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On Writing (II)

A few more I recently shared:

1. Strings and bows
    • Decorate your writing with colorful details. When you write about a person give little anecdotes, minute eccentricities, tidbits of otherwise unimportant information. This is when reading biographies can be helpful. I like noting down the habits of people, what they owned, their favorite meals, the name of their pets, those little things that make stories real.
    • An example. I had a talk with a "stranger" a few nights ago. He's a headwaiter in a dim sum restaurant I frequent. He's been there since I started going to the place five years ago, and got promoted around a year ago. He wears the same olive green or peach shirt every time I'm there, and from the looks of it owns the same number of ties. He smiles a lot, asks me about the same things (if I still go to the bar next to it), and already knows what I order (hot congee and pork buns). Over a cigarette a few nights ago, he shared his problems with me (I don't know why I am a magnet to problematic strangers). His wife had left him, and she has started seeing someone else. I saw how hurt he was. Nothing is more crushing for me than to see a grown man cry. They've been married for seven years, they have a daughter who is confused with the set-up now. He's in debt and thinking of finding another job. He has not been able to pay the registration for his motorcycle.
    • In around ten minutes I saw the storyline of a man. His relationships, his work, his problems, what he owns, what he cries about, what he cannot do something about. But it's always the little things which make us human: the dim sum and the motorcycle, the olive shirt and the tears during a smoke by the balcony of a dim sum restaurant. These surreal details only real life can provide.
2. Keep notes
    • Remember, remember. It is easier to remember all the details of what you can use as material in the future by keeping notes. Our memory all too often fails us; and nothing can be more frustrating than trying to recall a line, a story, an insight or idea that you need at the moment in class or in writing. And the greatest loss is when you know you had an original idea in a drunken or sleepy moment that will be gone forever.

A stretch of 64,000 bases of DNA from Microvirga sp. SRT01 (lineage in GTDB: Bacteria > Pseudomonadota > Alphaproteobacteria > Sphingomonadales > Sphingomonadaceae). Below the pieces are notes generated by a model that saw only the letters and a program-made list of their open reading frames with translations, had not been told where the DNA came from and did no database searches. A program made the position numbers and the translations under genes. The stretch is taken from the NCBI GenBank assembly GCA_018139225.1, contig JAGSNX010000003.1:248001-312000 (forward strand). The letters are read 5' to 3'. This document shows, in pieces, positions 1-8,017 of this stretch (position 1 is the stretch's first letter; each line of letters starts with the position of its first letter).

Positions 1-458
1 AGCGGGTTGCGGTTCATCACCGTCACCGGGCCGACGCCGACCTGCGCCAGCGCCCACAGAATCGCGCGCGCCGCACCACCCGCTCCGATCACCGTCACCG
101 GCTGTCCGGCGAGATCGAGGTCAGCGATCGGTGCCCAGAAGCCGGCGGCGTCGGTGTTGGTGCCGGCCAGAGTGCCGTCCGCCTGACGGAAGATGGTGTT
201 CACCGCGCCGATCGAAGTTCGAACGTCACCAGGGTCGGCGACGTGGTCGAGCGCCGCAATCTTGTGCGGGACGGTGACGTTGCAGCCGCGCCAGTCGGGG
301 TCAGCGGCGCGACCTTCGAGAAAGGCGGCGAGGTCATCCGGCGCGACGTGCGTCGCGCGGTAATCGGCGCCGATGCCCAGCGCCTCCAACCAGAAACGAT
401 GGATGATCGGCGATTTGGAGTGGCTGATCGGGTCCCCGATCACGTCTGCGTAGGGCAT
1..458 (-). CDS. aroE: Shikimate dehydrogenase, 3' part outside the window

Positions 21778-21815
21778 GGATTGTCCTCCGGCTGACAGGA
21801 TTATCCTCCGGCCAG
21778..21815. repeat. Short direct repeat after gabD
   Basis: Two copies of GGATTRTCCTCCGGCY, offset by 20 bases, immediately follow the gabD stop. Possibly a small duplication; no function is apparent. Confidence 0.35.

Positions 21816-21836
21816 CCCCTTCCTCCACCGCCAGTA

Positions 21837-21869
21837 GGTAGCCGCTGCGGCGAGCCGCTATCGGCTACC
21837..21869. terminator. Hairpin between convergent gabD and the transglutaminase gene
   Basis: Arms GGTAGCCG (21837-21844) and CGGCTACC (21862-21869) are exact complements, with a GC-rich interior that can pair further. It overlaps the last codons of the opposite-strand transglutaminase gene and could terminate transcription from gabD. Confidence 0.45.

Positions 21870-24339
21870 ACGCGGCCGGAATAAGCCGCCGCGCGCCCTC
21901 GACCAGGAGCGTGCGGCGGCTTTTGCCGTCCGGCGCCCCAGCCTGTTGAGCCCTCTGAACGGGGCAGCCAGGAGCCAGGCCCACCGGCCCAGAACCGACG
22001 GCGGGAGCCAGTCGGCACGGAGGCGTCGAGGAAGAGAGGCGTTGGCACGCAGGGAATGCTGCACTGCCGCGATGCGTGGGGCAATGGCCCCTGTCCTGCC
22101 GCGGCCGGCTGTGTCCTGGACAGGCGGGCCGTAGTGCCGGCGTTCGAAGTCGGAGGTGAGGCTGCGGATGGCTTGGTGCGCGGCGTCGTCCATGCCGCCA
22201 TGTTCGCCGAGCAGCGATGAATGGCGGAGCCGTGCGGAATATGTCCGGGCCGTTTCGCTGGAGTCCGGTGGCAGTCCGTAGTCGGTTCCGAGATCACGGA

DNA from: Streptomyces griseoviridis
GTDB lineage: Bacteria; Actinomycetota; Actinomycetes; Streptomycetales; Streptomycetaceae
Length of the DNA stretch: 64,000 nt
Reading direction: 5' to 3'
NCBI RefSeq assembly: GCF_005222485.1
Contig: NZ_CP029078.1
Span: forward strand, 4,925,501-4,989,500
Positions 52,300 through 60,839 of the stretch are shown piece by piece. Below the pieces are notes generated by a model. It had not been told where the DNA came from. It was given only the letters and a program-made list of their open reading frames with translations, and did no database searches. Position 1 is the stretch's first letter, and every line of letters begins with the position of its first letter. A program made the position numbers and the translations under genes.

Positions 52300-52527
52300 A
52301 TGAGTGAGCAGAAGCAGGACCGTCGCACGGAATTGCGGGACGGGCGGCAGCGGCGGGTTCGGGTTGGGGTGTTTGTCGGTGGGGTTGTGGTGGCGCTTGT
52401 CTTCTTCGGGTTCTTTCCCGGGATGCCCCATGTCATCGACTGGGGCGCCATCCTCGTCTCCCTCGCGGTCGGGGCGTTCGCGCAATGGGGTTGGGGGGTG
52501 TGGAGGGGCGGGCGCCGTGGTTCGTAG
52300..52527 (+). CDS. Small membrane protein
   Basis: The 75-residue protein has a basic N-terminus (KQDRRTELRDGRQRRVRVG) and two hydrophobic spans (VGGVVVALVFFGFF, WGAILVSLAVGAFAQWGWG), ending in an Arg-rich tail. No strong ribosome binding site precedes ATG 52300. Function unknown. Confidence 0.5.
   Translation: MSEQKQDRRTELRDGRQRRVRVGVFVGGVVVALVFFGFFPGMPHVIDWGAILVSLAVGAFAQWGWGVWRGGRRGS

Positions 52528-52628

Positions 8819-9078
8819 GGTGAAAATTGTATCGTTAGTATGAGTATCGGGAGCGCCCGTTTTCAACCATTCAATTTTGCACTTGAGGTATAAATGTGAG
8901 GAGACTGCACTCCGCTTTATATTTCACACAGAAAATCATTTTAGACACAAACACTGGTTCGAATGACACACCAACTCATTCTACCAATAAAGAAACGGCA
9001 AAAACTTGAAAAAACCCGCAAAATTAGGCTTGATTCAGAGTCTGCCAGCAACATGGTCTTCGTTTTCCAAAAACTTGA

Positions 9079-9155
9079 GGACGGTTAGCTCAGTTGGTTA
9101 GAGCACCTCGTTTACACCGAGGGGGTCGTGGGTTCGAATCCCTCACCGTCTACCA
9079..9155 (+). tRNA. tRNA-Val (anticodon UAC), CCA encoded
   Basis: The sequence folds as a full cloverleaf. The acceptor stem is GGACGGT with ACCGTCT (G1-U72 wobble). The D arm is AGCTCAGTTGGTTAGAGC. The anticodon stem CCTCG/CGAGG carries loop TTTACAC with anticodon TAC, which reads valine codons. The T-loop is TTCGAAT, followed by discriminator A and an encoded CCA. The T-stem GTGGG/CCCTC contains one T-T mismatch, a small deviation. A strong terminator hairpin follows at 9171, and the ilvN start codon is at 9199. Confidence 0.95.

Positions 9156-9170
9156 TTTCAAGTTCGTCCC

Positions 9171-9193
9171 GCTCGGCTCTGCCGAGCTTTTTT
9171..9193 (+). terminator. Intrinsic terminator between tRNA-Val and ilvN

• Notecards. We all know that keeping notes for school or for research makes reviewing and writing a lot easier. And I was, and still am, an obsessive note-taker. When I started graduate studies, I began the system of taking down key or interesting passages in notecards. They're handy, cheap, and you feel nice in organizing them in neat card boxes. I have kept the habit till now, though I've not been as faithful as before. (I use page markers more often because I don't write on my books). When I researched for my thesis, to illustrate, I ended up having around a thousand notecards. I still use them today. 
    • (Wittgenstein, it is reported, brought his notebooks to war. Nietzsche, as is well known this time, wrote a lot of his aphorisms during his long wintry walks in the woods [that's why they're at times short].) 
    • Now I use a phone app (Evernote) if I'm not within reach of blank cards. But I nevertheless put cards in strategic places: beside my bed, on my desk of course, in some of my bags, and even in other places I no longer want to mention. 
3. Read for style of prose and tone
    • There are some authors you read because you enjoy their insight and what they say, but there are also some authors you should read because of their style and how they say whatever it is they say. 
    • It doesn't matter if you do not understand most of what they say (i.e., the French writers), but as long as you admire the rhythm and cadence of their words, their turns of phrase or vocabulary, the gravity, you should keep on reading them to give you models of style. 
    • I rarely understand Greene or Hesse or Nabokov, but I like how they sound (Oh "Lolita"!). I barely survive a Marion reading, but I so admire the sharp turns of his paragraphs. I love Heidegger not only because I think him profound, but because I find his pretentiousness at times amusing. I love Camus above all because of the eerie silence of his sentences only to be shattered by a short powerful line.